Living in Greece is a dream shared by thousands of people. Just imagine it – dips in the Aegean Sea every day, dining on fresh Mediterranean vegetables and fruit, long lunches of mezze in the local tavernas, Retsina wine with the sunset come evening, the endless sun, the fantastic olive oil, the hearty people. What more could you want?
Thousands of people go in chase of that dream every year. Today, there are an estimated 20,000 Brits, 45,000 Germans, and a whole load of Dutch, Norwegian, Swedish, and Americans residing in the country, many of them drawn by the laid-back way of life and the balmy climate. A good chunk of those will rent, while others will hit the affordable Greek property market in search of a bargain villa on the Cretan hills or a beachside pad in Naxos.
Others will build their own place. It’s an undertaking that’s quite popular in this corner of Europe. It offers a way to score a house in a location you love, offers a potential second stream of income from renting, and gives you the freedom to build a pad that’s tailored to your tastes. But how much does it cost to build a villa in Greece in 2023? That’s what we’re here to find out…
How much does it cost to build a villa in Greece – the short answer
It’s hard to give a quick answer to such a complex question. There are just so many things at play when it comes to building your own pad in the land of tzatziki and dakos. Some can have HUGE impacts on the total cost of the project, like the location of the land (seafront spots in Mykonos will cost a whole load more than mountain meadows in the Peloponnese, right?). Others are more minor, like your choice of building merchant, though can have a cumulative effect that will impact the bottom line in a significant way.
Generally speaking, the number that’s usually quoted is that it costs between €900 to €1,500 ($1,050-$1,750) per square meter of build in Greece. Given that an average three-bedroom villa on the Greek islands measures around 200 square meters in all, you’re looking at about €200,000 ($231,000) for the full, unfurnished build. That doesn’t include the cost of the land, the cost of extras like a swimming pool and landscape gardening, or taxes, which typically amount to around 15% of the total. Factoring them in gives a final ballpark figure of about €320,000.
Let’s reiterate – that’s an estimation! There are so many variables to think about when it comes to calculating the cost of your Greek build that there’s almost no such thing as an accurate ballpark figure. It’s possible to bag land here for under $10k, but there are also plots worth millions. What’s more, smaller boltholes are never going to be as much as multi-room luxury villas. So, let’s break it down a little more…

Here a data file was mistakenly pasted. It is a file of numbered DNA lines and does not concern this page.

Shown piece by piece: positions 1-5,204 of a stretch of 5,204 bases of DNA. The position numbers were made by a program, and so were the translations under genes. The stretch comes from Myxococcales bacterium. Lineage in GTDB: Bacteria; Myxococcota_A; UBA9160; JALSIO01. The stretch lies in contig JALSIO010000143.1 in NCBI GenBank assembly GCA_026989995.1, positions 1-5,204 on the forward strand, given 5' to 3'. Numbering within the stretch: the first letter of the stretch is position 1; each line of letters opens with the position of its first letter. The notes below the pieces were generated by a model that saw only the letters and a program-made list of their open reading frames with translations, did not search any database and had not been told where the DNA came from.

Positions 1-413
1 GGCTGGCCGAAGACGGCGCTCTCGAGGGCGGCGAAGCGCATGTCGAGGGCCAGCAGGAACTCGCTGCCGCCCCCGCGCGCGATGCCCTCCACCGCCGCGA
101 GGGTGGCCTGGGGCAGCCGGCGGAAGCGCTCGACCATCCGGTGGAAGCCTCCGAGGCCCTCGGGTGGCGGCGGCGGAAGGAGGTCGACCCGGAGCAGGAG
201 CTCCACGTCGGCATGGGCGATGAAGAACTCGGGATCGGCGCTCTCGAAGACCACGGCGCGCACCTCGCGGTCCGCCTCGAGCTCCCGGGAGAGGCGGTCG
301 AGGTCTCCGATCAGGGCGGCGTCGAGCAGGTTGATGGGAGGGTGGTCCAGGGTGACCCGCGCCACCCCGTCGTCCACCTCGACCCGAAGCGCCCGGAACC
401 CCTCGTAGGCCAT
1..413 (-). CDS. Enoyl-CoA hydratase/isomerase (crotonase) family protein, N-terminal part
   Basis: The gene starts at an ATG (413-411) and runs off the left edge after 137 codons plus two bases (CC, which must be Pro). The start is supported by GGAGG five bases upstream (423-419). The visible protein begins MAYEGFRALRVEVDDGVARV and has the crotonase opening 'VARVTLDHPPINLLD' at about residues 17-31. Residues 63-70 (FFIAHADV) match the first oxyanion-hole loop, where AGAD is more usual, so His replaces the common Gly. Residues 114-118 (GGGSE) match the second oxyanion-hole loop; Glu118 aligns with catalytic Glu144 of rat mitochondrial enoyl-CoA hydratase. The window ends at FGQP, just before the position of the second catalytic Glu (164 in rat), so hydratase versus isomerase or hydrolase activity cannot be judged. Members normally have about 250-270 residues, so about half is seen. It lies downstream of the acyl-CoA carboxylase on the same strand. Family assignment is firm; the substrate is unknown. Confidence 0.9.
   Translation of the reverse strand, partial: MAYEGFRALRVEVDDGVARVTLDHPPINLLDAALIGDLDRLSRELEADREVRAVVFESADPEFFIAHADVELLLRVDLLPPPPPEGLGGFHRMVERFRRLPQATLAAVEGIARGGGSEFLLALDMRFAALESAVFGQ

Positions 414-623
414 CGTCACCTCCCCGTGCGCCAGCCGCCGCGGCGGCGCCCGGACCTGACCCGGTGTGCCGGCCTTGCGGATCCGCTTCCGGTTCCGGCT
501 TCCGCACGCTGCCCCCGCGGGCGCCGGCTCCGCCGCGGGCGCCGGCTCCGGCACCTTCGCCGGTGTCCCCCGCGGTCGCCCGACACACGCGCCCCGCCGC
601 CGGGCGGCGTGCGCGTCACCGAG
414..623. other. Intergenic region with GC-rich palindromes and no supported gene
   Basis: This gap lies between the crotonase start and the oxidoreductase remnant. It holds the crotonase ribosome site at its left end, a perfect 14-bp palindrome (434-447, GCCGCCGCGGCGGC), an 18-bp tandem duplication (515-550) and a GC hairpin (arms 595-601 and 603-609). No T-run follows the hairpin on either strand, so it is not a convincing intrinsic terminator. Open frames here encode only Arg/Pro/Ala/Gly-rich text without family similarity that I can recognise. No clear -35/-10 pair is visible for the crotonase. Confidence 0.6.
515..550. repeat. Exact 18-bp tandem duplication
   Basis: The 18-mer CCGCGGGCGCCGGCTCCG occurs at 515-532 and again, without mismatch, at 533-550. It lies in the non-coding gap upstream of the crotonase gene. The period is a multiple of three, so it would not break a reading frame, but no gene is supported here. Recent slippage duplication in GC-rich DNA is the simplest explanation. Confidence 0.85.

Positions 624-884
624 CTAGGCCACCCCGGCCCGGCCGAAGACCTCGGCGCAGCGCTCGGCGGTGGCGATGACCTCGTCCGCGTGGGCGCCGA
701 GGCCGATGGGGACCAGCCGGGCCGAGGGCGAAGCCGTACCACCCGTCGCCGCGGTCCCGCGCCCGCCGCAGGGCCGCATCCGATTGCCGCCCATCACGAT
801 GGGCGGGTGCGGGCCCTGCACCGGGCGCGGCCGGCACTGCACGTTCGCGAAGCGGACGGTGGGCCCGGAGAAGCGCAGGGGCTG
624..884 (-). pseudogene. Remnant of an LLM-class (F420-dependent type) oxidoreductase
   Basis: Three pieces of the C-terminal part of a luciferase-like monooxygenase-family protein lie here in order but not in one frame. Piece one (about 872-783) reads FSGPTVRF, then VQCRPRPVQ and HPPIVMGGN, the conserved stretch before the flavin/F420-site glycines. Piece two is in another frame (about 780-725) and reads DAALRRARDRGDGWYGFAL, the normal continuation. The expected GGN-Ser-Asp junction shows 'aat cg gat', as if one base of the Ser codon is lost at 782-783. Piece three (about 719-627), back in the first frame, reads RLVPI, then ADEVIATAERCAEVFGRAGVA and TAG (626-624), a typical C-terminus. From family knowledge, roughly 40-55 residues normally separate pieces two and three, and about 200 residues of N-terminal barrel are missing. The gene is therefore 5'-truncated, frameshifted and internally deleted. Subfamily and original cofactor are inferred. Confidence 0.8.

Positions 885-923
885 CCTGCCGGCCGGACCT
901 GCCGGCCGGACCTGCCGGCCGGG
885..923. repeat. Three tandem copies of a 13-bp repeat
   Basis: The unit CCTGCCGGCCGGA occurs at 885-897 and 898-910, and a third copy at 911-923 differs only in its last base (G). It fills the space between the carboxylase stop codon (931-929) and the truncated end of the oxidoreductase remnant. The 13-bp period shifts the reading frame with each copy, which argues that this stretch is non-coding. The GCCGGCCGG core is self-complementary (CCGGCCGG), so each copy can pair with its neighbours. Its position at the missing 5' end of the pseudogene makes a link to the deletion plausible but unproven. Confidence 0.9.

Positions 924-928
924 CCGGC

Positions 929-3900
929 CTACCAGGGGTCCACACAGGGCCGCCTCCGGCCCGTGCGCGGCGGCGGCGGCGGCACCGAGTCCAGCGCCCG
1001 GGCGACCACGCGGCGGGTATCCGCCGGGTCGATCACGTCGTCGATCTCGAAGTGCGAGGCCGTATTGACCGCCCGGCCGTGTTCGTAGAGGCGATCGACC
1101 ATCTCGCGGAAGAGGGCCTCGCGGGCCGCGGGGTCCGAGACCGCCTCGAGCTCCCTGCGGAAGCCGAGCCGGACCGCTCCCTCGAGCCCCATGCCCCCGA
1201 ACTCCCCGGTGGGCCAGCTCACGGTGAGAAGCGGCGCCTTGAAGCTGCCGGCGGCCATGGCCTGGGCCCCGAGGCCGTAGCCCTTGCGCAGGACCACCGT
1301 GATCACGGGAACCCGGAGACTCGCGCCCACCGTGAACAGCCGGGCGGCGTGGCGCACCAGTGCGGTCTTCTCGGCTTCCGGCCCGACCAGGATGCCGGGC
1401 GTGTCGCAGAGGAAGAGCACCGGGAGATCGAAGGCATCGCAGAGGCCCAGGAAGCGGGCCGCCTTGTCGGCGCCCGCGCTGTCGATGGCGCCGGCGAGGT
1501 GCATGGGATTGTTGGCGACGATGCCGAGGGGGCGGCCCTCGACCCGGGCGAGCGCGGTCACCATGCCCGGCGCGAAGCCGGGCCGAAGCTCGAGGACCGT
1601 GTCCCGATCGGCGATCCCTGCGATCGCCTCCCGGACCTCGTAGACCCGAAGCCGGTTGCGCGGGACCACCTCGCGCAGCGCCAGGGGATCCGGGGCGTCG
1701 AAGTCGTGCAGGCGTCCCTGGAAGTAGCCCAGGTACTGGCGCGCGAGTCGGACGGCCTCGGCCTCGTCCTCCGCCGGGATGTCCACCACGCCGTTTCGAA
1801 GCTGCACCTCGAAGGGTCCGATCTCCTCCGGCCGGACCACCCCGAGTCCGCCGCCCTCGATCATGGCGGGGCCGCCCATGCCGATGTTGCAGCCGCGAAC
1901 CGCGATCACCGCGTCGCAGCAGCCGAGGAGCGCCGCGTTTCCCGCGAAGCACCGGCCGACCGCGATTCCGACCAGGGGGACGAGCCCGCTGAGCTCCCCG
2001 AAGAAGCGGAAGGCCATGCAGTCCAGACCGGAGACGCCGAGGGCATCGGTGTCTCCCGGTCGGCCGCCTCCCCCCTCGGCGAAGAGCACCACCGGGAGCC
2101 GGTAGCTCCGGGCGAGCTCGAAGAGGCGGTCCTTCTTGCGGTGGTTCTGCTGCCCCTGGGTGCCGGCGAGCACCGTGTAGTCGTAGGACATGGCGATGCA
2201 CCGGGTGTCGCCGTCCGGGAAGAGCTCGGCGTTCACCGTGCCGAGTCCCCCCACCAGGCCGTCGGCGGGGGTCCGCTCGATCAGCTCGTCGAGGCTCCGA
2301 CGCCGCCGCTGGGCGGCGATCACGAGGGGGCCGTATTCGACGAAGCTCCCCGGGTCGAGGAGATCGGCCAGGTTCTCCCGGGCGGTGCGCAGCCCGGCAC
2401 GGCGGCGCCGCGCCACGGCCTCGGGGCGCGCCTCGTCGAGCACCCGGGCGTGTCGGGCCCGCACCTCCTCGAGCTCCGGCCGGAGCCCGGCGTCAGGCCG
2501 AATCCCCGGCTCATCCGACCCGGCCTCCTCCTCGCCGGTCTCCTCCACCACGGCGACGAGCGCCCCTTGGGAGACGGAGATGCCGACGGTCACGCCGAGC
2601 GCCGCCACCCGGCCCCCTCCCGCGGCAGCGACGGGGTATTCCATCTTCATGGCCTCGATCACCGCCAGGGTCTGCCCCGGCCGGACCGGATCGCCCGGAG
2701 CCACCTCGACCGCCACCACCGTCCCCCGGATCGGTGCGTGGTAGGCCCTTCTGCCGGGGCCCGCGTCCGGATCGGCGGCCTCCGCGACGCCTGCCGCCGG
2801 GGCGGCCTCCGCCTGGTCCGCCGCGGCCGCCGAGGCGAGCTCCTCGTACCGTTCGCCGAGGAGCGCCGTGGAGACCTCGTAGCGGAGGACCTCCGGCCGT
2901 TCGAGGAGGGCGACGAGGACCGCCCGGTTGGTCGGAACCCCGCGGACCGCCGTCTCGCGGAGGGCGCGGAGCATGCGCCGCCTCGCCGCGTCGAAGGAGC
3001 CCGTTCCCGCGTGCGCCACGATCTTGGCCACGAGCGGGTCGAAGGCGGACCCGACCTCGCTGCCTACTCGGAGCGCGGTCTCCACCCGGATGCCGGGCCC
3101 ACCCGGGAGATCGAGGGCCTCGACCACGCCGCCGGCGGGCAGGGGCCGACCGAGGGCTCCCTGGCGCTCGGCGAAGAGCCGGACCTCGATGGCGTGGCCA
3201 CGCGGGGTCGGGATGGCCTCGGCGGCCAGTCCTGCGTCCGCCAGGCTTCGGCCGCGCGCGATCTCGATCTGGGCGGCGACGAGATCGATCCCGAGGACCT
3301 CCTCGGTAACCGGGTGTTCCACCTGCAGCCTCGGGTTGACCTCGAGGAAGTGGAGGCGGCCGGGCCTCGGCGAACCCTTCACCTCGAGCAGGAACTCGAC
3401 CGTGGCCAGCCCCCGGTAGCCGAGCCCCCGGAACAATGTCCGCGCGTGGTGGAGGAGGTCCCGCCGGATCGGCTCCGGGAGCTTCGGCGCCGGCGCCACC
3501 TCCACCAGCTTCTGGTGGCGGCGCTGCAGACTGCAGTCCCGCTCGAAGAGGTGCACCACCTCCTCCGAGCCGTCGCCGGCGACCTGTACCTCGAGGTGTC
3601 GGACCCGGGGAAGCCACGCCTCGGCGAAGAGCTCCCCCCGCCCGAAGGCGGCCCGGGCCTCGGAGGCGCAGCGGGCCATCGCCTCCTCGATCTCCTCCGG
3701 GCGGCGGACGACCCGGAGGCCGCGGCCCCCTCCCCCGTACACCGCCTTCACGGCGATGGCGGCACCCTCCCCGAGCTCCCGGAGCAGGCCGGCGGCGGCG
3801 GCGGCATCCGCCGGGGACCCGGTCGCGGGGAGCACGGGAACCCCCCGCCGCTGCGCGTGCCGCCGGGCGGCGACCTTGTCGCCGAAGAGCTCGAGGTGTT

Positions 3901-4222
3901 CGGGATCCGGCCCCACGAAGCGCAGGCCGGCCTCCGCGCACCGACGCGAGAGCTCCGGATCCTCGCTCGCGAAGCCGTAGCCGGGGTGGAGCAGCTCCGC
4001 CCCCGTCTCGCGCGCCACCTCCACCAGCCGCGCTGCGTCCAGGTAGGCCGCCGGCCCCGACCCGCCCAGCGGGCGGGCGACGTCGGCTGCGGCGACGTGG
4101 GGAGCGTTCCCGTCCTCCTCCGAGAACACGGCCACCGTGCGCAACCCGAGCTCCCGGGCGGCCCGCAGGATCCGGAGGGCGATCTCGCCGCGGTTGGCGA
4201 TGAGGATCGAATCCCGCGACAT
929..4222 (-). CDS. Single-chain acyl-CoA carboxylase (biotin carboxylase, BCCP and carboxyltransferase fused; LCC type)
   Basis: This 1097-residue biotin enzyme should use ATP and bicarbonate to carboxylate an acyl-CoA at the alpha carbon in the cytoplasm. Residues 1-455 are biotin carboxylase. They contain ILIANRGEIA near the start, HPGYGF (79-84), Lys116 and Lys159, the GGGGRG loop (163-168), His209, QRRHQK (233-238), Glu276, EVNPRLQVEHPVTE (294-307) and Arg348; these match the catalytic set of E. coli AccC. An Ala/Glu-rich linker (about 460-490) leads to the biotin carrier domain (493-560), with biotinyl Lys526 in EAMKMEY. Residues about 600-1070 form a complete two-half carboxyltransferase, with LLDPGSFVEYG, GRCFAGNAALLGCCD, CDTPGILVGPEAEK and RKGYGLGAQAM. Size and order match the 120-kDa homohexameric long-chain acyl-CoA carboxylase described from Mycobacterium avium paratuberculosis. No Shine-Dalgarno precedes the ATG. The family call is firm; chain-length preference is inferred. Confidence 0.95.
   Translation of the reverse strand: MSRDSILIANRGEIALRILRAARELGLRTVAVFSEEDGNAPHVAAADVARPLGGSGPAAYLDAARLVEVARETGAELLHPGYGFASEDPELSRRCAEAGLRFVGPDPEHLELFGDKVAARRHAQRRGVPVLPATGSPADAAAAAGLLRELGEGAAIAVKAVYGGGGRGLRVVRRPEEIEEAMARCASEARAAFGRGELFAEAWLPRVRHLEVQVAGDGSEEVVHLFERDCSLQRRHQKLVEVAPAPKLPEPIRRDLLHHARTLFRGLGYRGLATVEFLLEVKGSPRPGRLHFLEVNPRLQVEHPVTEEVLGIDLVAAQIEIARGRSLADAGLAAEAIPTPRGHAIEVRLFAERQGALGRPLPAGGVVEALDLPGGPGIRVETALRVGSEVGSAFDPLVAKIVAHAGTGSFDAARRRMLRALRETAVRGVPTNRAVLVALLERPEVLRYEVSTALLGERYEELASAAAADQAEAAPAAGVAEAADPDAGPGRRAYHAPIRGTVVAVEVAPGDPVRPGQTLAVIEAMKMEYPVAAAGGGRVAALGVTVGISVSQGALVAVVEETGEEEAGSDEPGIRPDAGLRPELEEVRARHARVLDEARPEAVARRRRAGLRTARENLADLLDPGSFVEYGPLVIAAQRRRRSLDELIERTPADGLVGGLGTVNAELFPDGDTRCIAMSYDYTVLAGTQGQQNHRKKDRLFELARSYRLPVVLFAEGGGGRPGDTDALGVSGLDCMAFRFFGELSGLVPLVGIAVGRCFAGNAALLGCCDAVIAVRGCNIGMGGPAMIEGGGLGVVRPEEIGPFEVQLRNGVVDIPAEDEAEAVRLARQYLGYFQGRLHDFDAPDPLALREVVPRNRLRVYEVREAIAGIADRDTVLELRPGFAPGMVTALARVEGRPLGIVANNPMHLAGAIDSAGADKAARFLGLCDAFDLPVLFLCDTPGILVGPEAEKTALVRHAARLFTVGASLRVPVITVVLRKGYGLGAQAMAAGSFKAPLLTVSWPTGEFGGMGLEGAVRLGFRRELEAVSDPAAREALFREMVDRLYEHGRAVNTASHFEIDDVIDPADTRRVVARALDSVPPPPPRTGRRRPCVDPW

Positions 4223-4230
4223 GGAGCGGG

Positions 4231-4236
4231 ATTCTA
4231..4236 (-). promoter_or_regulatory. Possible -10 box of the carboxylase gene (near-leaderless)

Buying the land
Search any property website and you’ll see that there are stacks and stacks of land plots available in Greece. Yep, as olive farmers and rural workers flood to the cities in search of work, more and more of the backcountry is being sold up to would-be developers. You can now score anything from a sea-view pad overlooking the Aegean to a humble mountain grove.
However, not all plots are made equal. Only some plots in Greece qualify for a building permit. If there’s not already one attached to the plot, then you will need to engage a property lawyer. They will do all the due diligence on the land you’re considering with the aim of answering one key question: Does this comply with Greek building law. The good news is if the answer is affirmative then you will almost certainly be awarded planning permission (it’s not the same lengthy consultation process that it is in the US or the UK that could end with rejection).
More commonly, land in Greece is sold with existing planning permits. However, these are linked to specific projects and are time sensitive. If you want to make any changes or alterations to the design that’s permitted on the land, then you’ll need to return to the lawyer stage or make pricy amendment applications to the authorities.
There are two main associated costs at the land-buying step. The first is the cost of the land itself. The second is the price of the technical advice that goes with it, usually given as a report that’s known locally as a ‘topo’. The first can be anything from €20,000 ($23,000) for a small plot somewhere in the high northern mountains to €400,000 ($464,000) for a beachfront plot on one of the Cycladic islands. The cost of engaging an engineer to survey the land is usually a small percentage, but rarely exceeds €500 ($580).
Planning zones in Greece
There are two main areas where you can find plots of land to build on in Greece: Urban areas and non-urban areas. That might seem obvious, but they are actually a legal distinction here, known officially as plots within a planning zone and plots outside of a planning zone.